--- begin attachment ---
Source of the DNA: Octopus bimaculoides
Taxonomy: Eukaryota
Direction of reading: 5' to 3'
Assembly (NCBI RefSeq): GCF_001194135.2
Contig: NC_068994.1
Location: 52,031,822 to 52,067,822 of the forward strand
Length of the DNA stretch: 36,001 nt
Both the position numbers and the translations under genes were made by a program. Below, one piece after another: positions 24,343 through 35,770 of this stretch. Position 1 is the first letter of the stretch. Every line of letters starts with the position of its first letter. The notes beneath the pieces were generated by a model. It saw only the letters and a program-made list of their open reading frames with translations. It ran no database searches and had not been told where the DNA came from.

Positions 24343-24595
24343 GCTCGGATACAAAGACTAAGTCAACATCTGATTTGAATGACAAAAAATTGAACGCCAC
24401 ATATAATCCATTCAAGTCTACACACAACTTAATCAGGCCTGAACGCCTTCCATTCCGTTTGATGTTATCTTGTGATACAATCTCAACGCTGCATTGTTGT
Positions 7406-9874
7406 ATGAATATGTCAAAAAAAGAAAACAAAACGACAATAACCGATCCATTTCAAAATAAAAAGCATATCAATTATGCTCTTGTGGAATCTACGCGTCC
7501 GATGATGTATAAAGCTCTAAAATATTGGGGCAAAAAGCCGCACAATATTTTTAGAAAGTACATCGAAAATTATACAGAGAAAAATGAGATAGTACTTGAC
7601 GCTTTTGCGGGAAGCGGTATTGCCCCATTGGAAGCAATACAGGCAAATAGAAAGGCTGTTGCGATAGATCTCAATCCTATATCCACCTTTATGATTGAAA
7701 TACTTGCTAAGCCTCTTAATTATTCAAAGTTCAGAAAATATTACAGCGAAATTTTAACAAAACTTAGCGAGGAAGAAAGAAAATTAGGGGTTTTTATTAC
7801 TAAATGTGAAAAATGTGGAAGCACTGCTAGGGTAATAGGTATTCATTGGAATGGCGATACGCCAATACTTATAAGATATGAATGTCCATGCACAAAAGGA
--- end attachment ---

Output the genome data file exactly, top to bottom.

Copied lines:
Source of the DNA: Octopus bimaculoides
Taxonomy: Eukaryota
Direction of reading: 5' to 3'
Assembly (NCBI RefSeq): GCF_001194135.2
Contig: NC_068994.1
Location: 52,031,822 to 52,067,822 of the forward strand
Length of the DNA stretch: 36,001 nt
Both the position numbers and the translations under genes were made by a program. Below, one piece after another: positions 24,343 through 35,770 of this stretch. Position 1 is the first letter of the stretch. Every line of letters starts with the position of its first letter. The notes beneath the pieces were generated by a model. It saw only the letters and a program-made list of their open reading frames with translations. It ran no database searches and had not been told where the DNA came from.

Positions 24343-24595
24343 GCTCGGATACAAAGACTAAGTCAACATCTGATTTGAATGACAAAAAATTGAACGCCAC
24401 ATATAATCCATTCAAGTCTACACACAACTTAATCAGGCCTGAACGCCTTCCATTCCGTTTGATGTTATCTTGTGATACAATCTCAACGCTGCATTGTTGT
Positions 7406-9874
7406 ATGAATATGTCAAAAAAAGAAAACAAAACGACAATAACCGATCCATTTCAAAATAAAAAGCATATCAATTATGCTCTTGTGGAATCTACGCGTCC
7501 GATGATGTATAAAGCTCTAAAATATTGGGGCAAAAAGCCGCACAATATTTTTAGAAAGTACATCGAAAATTATACAGAGAAAAATGAGATAGTACTTGAC
7601 GCTTTTGCGGGAAGCGGTATTGCCCCATTGGAAGCAATACAGGCAAATAGAAAGGCTGTTGCGATAGATCTCAATCCTATATCCACCTTTATGATTGAAA
7701 TACTTGCTAAGCCTCTTAATTATTCAAAGTTCAGAAAATATTACAGCGAAATTTTAACAAAACTTAGCGAGGAAGAAAGAAAATTAGGGGTTTTTATTAC
7801 TAAATGTGAAAAATGTGGAAGCACTGCTAGGGTAATAGGTATTCATTGGAATGGCGATACGCCAATACTTATAAGATATGAATGTCCATGCACAAAAGGA